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You are here: Home / Small Business / Yahoo Won't Gain From Microsoft Dip
Stock Dip for Microsoft Does Not Mean a Yahoo Victory
Stock Dip for Microsoft Does Not Mean a Yahoo Victory
By Jennifer LeClaire / NewsFactor Network Like this on Facebook Tweet this Link thison Linkedin Link this on Google Plus
Microsoft's stock was down Friday, but Yahoo may not have much reason to hope for a higher price in the acquisition drama. Despite lower-than-expected revenues, analysts said Microsoft isn't likely to raise its takeover bid.

Microsoft on Thursday announced third-quarter revenue of $14.45 billion, operating income of $4.41 billion and diluted earnings per share of 47 cents. Operating income and earnings per share results included a charge of $1.42 billion, or 15 cents per share, for a European Commission fine.

"Our third-quarter results demonstrate the benefit of our diversified business model," said Chris Liddell, Microsoft's chief financial officer. "Our broad span across geographies, product categories and Relevant Products/Services segments is a tremendous asset and supports our outlook for double-digit revenue, operating income and earnings per share growth for this fiscal year and also for fiscal year 2009."

What Does this Mean for Yahoo?

Yahoo has rejected Microsoft's $44.6 billion takeover bid -- twice. Microsoft CEO Steve Ballmer sent what amounts to an ultimatum letter to Yahoo's board in early April. The letter made clear that Microsoft's goal in making "such a generous offer" was to create the basis for a speedy and ultimately friendly transaction.

Ballmer wanted Yahoo to authorize a team to negotiate and come to a definitive agreement. He then threw down the gauntlet: a three-week deadline to come to a conclusive agreement -- or else. That three weeks ends on Saturday. Yahoo is still not budging, and neither is Microsoft.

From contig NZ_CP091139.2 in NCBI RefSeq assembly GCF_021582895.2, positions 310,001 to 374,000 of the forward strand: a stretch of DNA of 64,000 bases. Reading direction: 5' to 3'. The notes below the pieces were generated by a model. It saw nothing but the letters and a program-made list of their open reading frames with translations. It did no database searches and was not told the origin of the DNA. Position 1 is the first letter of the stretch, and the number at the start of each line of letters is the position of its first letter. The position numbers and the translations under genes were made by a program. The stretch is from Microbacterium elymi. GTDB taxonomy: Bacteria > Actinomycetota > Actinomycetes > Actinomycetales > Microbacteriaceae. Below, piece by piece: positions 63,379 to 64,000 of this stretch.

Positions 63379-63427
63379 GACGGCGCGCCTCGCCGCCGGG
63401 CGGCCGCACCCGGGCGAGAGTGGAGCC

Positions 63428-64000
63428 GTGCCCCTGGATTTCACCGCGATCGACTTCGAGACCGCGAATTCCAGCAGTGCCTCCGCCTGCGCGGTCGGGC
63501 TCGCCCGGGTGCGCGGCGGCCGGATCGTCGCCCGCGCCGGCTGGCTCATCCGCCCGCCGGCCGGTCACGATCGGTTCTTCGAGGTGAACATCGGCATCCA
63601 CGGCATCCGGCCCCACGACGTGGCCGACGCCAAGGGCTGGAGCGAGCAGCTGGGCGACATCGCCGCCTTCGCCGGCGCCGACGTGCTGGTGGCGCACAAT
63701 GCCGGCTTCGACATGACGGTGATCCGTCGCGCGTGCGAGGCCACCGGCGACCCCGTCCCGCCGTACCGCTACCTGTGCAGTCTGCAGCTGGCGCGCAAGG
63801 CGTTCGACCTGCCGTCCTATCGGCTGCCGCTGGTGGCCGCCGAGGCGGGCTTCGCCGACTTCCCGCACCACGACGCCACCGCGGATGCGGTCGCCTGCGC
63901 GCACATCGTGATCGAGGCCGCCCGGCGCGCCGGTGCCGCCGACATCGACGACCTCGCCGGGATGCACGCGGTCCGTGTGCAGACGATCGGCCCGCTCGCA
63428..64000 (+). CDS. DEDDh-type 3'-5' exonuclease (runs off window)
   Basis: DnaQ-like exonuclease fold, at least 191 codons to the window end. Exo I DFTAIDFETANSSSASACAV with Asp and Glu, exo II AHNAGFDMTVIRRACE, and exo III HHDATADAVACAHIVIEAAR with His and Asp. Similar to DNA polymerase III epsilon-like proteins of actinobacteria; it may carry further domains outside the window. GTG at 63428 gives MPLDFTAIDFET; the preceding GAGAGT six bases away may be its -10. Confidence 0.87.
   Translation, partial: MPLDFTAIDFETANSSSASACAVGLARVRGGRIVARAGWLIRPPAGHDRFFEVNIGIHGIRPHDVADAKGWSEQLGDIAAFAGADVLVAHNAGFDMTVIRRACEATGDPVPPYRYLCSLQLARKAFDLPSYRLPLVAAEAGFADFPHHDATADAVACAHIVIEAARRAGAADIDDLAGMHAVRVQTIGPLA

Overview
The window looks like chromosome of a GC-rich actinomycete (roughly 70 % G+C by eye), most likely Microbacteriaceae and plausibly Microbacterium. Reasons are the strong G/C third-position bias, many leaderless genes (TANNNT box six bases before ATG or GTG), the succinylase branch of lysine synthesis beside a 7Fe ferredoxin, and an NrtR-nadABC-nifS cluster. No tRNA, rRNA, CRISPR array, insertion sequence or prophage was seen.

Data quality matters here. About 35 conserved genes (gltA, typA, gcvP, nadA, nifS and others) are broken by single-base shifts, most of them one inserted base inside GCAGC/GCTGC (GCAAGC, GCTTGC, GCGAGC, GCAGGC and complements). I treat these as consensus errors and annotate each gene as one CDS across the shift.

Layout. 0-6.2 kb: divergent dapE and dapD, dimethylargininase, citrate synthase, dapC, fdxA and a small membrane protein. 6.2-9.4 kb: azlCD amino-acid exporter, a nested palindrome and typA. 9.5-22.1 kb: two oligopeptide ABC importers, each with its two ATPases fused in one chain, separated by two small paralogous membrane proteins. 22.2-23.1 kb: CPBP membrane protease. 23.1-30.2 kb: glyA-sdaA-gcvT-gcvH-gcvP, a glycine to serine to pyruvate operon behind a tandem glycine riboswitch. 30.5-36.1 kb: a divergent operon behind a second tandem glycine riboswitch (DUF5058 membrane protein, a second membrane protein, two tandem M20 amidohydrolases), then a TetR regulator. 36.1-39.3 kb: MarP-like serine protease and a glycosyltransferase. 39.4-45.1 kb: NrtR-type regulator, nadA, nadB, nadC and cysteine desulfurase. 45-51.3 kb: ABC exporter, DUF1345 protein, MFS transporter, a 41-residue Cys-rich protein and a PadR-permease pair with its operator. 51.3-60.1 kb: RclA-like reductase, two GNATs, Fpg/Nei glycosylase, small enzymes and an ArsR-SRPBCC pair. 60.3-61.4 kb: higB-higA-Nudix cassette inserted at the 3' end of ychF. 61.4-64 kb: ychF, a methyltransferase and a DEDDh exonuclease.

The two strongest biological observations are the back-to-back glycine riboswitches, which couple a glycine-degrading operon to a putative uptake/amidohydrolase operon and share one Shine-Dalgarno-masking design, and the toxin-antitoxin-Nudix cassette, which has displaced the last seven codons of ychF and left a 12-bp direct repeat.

In the earnings call, Liddell offered an update on Microsoft's plans: "Speed is of the essence for the deal to make sense. Unfortunately, the transaction has been anything but speedy and has been characterized by what would appear to be unrealistic expectations of value."

Beefing Up Microsoft's Weak Spot

The Internet has always been Microsoft's weak spot, according to Marc Pado, a securities analyst with Cantor Fitzgerald. As he sees it, Microsoft needs Yahoo, and Yahoo isn't in much of a position to demand more money, given its own mixed earnings report.

"Microsoft's profit number was good, but the revenue numbers were a little short. But Microsoft always downplays its earnings expectations," Pado said. "I don't think Microsoft's earnings changes the company's vision for what it would like from Yahoo. They are playing hardball."

Liddell said if a deal is not reached by next week, Microsoft will reconsider its alternatives. That may mean taking the offer straight to Yahoo shareholders or withdrawing its proposal and focusing on other opportunities.

Yahoo maintains it is open to all alternatives that maximize stockholder value and will not allow anyone to acquire the company for less than its full value. Microsoft takes exception to that stance.

"We have yet to see tangible evidence that our bid substantially undervalues the company," Liddell said. "In fact, we see the opposite."

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